The Royal Palm Beach Planning & Zoning Commission approved an application for a small-scale land-use amendment Monday for the Royal Office Park from commercial low to commercial, which will allow more retail uses.
The 8.16-acre development is on the east side of State Road 7, eight-tenths of a mile south of Southern Blvd.
Site Plan Coordinator Kevin Erwin said the change will not affect the traffic impact or intensity of use on the development site. The requested action also conforms with uses shown on the future land-use map of the comprehensive plan.
“The proposed land-use designation is entirely consistent with the directives, goals and policies of the Royal Palm Beach Comprehensive Plan,” Erwin said. “The developer is required to participate in a proportionate share of any improvement costs necessary, and/or provide infrastructure needed to serve the new development. However, the infrastructure and services are already built on the site through previous permits issued for the existing and proposed construction on the site.”
Attorney Brad Biggs explained that the question under consideration was legislative, and a broad, policy-based idea, regardless of whether the area is amenable to the particular land use.
“Ultimately, what you’re going to talk about to the council and letting them know is whether or not you think this parcel is a good fit for that particular land use,” Biggs said. “Once it gets that land use, then the rezoning is a quasi-judicial matter that will determine that the zoning should be consistent.”
Agent Jan Polson with Cotleur & Hearing explained that the Royal Office Park was annexed in 2005 and is part of the Toys “R” Us site. It received a commercial low designation and special exception approval as an office complex with a site plan modification in 2011 to be combined with the Toys “R” Us site to the south.
Polson said the development is currently split in the middle with two different land use designations. “The Royal Office Park is the commercial low designation, and it’s the northern portion of the site,” Polson said. “The southern portion of the site is the commercial designation, which includes the Toys ‘R’ Us and retail. The Royal Office Park is partially developed with an office building and has one parcel that has not been developed. The request today is to change the commercial low and commercial office and provide consistency on the whole site to commercial.”
The property to the south is the mixed-use Isla Verde development, which includes a residential area to the east of the site. The Pioneer commercial development to the north received approval last month.
“The application is quite extensive, but all we’re really asking for is a change of the commercial low to commercial district,” Polson said. “It will allow more flexibility in the future of the site. It is consistent with all the commercial uses in the area.”
Commissioner Joseph Boyle asked about the actual zoning approval, and Polson said that although there is already a zoning approved for the site, the developer will be required to come back with a zoning plan for general commercial use.
Biggs said commercial low has a more limited number of uses than general commercial, which allows retail.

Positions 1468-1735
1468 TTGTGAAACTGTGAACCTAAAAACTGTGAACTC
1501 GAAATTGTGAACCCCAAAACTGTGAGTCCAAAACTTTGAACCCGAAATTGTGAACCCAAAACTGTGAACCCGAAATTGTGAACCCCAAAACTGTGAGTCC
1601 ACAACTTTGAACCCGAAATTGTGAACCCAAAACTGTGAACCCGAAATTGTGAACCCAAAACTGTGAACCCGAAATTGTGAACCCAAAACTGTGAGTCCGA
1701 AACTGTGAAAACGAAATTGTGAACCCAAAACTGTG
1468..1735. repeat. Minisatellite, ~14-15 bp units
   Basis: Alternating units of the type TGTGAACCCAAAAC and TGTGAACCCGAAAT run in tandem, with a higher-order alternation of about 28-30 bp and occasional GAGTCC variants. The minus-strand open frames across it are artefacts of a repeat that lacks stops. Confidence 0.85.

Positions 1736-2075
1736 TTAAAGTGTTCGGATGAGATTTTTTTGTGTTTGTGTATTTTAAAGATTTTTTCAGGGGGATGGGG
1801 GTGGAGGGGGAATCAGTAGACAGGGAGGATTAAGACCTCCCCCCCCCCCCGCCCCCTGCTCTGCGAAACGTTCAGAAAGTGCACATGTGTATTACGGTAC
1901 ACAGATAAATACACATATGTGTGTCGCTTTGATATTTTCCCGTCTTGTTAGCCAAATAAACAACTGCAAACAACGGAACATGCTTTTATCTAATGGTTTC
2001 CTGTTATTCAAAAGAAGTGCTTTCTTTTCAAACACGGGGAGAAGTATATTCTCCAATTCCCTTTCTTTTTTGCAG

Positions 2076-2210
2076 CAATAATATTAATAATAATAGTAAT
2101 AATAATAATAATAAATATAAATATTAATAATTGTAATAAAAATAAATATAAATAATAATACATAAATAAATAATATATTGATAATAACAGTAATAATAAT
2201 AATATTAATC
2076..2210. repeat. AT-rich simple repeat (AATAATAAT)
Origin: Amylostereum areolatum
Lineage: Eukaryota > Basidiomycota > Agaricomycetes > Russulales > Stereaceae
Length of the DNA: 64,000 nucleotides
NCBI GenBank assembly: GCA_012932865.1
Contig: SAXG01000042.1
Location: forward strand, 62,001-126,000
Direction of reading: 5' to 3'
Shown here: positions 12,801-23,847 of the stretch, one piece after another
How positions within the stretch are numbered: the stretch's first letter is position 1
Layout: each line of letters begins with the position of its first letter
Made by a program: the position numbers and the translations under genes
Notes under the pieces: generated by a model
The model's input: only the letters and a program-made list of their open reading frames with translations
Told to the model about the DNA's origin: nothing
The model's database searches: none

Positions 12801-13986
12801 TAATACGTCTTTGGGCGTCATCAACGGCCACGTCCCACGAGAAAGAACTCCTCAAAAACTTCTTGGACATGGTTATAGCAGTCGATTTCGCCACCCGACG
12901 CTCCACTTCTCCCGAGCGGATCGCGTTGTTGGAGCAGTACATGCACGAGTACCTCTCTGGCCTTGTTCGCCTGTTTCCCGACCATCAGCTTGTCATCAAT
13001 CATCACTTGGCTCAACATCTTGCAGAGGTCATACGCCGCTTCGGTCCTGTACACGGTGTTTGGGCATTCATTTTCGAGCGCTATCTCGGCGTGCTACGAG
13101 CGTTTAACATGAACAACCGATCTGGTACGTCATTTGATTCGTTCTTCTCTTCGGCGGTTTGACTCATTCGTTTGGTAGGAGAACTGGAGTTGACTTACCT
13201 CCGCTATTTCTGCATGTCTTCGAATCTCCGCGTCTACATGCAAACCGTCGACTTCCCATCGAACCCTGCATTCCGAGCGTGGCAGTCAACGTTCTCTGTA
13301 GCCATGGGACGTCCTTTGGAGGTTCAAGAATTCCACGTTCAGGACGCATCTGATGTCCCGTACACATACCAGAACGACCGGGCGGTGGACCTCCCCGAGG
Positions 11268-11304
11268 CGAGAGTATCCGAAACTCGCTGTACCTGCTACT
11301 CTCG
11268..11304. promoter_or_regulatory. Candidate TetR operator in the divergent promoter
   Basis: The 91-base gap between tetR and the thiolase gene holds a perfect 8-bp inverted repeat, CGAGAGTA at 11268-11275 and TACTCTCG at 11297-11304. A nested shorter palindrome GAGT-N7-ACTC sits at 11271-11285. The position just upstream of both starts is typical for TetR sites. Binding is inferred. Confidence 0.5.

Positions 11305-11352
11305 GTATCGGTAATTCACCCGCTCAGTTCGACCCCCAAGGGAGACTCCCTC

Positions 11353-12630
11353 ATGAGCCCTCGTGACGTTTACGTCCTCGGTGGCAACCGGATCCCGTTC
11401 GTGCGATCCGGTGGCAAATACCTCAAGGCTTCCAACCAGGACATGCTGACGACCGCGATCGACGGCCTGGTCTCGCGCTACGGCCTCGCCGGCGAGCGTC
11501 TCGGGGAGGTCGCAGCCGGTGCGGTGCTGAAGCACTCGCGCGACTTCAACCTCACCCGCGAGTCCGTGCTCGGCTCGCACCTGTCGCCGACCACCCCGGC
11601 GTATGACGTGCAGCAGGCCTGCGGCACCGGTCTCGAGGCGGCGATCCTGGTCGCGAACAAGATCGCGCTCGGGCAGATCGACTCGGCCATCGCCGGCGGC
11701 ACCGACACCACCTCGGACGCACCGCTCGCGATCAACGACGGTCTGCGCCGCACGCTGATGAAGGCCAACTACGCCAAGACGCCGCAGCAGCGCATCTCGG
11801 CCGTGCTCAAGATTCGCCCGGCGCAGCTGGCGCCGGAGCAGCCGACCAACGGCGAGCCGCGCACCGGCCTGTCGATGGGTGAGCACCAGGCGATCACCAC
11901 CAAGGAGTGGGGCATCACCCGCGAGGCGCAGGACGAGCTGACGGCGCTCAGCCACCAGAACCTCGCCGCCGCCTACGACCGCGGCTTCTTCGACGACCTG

Biggs added that small-scale comp plan amendments used to be sent to the Department of Community Affairs, which made observations, recommendations or comments if it chose. “Now, under the Department of Economic Opportunity, they aren’t even allowed to make comments,” he said. “We just send it up. It really is a local decision now.”
Commissioner Barbara Powell asked whether the board is going to start considering stormwater in approvals, and Biggs said developers will have to start complying with the village’s recently approved stormwater ordinance.
Powell was also concerned about whether the application is consistent for the community and whether it constitutes “sprawl.”
“I appreciate that the application says basically that they’re consistent, but that is from the developer’s point of view,” Powell said. “And then we have staff support, but my question goes back to why is that determined to be consistent to our comprehensive plan for providing for a mixed use or mixed residential? Is it really necessary for us to move to a more intense land-use designation for this area, especially since we do have a residential community close to that area?”
She asked why village staff felt it was the best use for that particular piece of land, and Erwin said it’s consistent with the comp plan.
“As far as its proximity to residential, the board recalls when this development came through, originally there was about a 2.5-acre wetland to the rear of the property, which they did preserve,” he said. “That’s acting as a very good buffer between the residential and the commercial, which is not always possible with a commercial development.”
Commissioner Richard Becher said he thought the change made sense and would not affect the area negatively. “I don’t have a problem with it,” he said.
Commission Alternate Felicia Matula said the change seems logical. “I look at the office spaces that we have around our village and Wellington, and we seem to be overrun with available office space,” she said. “I think that by changing the designation and getting the retail, you have a far better chance of being successful.”
Polson said her client has been successful at keeping its buildings at a high rate of occupancy.
Becher made a motion to approve the application, which carried 4-1 with Powell opposed.